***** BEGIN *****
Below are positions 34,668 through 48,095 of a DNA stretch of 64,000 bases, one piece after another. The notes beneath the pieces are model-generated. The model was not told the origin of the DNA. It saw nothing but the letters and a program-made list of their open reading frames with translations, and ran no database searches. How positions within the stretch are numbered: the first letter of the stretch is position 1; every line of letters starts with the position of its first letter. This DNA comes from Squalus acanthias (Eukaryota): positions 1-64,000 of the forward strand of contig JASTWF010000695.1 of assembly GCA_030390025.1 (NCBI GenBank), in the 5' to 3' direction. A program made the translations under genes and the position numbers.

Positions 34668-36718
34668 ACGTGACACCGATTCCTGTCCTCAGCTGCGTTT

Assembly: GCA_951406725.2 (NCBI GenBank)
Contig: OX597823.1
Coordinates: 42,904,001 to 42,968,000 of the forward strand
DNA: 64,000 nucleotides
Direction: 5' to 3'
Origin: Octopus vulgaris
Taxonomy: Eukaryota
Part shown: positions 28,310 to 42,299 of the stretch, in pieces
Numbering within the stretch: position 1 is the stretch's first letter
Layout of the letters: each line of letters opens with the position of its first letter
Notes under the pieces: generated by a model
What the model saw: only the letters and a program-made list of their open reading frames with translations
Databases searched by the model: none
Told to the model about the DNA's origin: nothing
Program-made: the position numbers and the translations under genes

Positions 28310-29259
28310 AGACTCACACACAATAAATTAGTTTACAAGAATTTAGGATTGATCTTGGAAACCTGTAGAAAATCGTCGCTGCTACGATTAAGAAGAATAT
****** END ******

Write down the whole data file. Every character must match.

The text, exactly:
Below are positions 34,668 through 48,095 of a DNA stretch of 64,000 bases, one piece after another. The notes beneath the pieces are model-generated. The model was not told the origin of the DNA. It saw nothing but the letters and a program-made list of their open reading frames with translations, and ran no database searches. How positions within the stretch are numbered: the first letter of the stretch is position 1; every line of letters starts with the position of its first letter. This DNA comes from Squalus acanthias (Eukaryota): positions 1-64,000 of the forward strand of contig JASTWF010000695.1 of assembly GCA_030390025.1 (NCBI GenBank), in the 5' to 3' direction. A program made the translations under genes and the position numbers.

Positions 34668-36718
34668 ACGTGACACCGATTCCTGTCCTCAGCTGCGTTT

Assembly: GCA_951406725.2 (NCBI GenBank)
Contig: OX597823.1
Coordinates: 42,904,001 to 42,968,000 of the forward strand
DNA: 64,000 nucleotides
Direction: 5' to 3'
Origin: Octopus vulgaris
Taxonomy: Eukaryota
Part shown: positions 28,310 to 42,299 of the stretch, in pieces
Numbering within the stretch: position 1 is the stretch's first letter
Layout of the letters: each line of letters opens with the position of its first letter
Notes under the pieces: generated by a model
What the model saw: only the letters and a program-made list of their open reading frames with translations
Databases searched by the model: none
Told to the model about the DNA's origin: nothing
Program-made: the position numbers and the translations under genes

Positions 28310-29259
28310 AGACTCACACACAATAAATTAGTTTACAAGAATTTAGGATTGATCTTGGAAACCTGTAGAAAATCGTCGCTGCTACGATTAAGAAGAATAT